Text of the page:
Alzheimer's Disease currently affects more than four million Americans. Alzheimer's is a disease characterized by the progressive degeneration of areas within the brain, resulting in cognitive and physical decline that will eventually lead to death. It is important to emphasize that Alzheimer's disease (AD) is not a normal part of aging. Although AD typically appears in those over sixty-five, it is a neurodegenerative disease, quite distinct from any aging-related cognitive decline. Because Alzheimer's is eventually fatal, and because the decline typical of an Alzheimer's patient is so devastating, much research is currently being done to investigate potential treatments. With the elderly population the fastest growing segment of North American society, Alzheimer's threatens to be an even greater health concern in the future decades.
For patients exhibiting mild cognitive impairment, research is being done on ways to slow the disease's progression. The two main thrusts of Alzheimer's research are biological, which seeks to determine organic, systemic contributing factors to the disease, and cognitive-behavioral, which examines whether the disease can be held at bay by engaging the brain in novel functions. Pharmaceutically, there are a few drugs approved for the treatment of Alzheimer's. These drugs just postpone the dementia-related declines, however, they don't offer any cure.
The most common symptom of Alzheimer's disease is a progressive dementia. The symptoms are mild at first, with the patient experiencing impaired memory function and inattention, and a difficulty performing everyday tasks. Because symptoms are initially mild, AD is frequently mistaken for normal decrements associated with aging. The ongoing brain damage that is occurring, however, leads to more severe symptoms. The AD patient will progress to a moderate dementia with (frequently) altered personality, difficulty with speaking or comprehension, and trouble moving. As the disease progresses, it becomes impossible for the Alzheimer's patient to be cared for at home, and the patient must enter a care facility. Eventually, the AD patient will become incontinent, unable to feed him or herself, and will eventually die. This progression from mild to moderate to severe, takes (on average) seven years, but may take as long as fifteen or twenty.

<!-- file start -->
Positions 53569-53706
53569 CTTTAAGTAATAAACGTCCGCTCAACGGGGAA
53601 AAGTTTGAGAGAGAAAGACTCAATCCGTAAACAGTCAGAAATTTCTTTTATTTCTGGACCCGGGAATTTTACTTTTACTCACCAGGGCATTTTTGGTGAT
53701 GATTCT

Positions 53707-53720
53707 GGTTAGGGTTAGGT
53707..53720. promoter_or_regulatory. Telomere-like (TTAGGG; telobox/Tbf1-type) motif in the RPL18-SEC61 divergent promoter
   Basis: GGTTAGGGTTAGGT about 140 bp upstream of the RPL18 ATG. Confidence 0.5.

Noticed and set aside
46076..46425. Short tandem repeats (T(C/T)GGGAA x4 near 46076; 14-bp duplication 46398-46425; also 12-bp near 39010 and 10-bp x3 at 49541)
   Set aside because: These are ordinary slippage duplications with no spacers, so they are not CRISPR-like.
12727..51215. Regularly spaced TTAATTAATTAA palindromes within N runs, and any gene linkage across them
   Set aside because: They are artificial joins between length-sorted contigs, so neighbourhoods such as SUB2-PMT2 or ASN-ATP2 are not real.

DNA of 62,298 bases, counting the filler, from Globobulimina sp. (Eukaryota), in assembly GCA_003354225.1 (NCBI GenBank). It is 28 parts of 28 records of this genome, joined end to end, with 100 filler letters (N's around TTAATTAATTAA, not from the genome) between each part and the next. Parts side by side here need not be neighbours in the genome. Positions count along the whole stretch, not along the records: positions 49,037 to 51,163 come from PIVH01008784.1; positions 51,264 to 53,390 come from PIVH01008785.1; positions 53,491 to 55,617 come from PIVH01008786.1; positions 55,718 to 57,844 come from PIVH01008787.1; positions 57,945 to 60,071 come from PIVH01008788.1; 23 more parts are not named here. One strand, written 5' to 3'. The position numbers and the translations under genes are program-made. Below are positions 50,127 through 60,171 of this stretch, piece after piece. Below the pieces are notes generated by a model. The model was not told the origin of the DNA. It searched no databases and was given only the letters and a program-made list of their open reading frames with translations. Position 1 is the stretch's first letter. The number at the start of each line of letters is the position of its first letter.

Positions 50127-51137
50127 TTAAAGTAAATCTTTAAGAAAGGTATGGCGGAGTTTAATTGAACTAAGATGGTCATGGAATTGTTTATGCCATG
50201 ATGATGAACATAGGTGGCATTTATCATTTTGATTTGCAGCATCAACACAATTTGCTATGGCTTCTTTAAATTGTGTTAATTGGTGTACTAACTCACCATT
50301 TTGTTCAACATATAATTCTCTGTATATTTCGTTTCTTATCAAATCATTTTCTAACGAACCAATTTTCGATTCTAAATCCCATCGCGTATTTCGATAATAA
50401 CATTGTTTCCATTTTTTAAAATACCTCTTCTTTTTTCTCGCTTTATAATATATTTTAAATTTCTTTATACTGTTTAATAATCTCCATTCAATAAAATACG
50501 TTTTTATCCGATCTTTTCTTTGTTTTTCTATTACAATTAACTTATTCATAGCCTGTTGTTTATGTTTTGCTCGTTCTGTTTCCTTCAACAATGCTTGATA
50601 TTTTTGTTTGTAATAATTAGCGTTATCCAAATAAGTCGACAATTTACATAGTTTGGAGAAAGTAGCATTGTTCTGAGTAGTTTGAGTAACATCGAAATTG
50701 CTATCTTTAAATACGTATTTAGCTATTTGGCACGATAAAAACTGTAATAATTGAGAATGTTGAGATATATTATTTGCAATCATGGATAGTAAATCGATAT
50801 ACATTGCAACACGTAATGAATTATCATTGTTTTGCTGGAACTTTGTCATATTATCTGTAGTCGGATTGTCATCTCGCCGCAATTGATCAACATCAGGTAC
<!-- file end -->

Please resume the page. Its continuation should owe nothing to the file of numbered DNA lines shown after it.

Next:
The diagnosis of Alzheimer's is a diagnosis of exclusion. Other causes of similar symptoms must be ruled out, such as vascular insult, malnutrition or adverse drug reactions. Autopsy is the only way to confirm diagnosis, by examining the brain damage that is characteristic of AD progression. One promising development in the area of Alzheimer's diagnosis is the use of the "Pittsburgh molecule." This process involves tagging a molecule that will bind with the amyloid plaques in the Alzheimer's patient's brain and allows it to be detected with a brain scan.
In the new test, patients are injected with a tiny amount of a harmless, radioactive molecule called Pittsburgh Compound B (PIB). PIB binds to protein aggregates called amyloid plaques that exist in the brains of those with Alzheimer's. The radioactive molecule can then be detected with a positron-emission tomography (PET) brain scan. (Pilcher, 2004).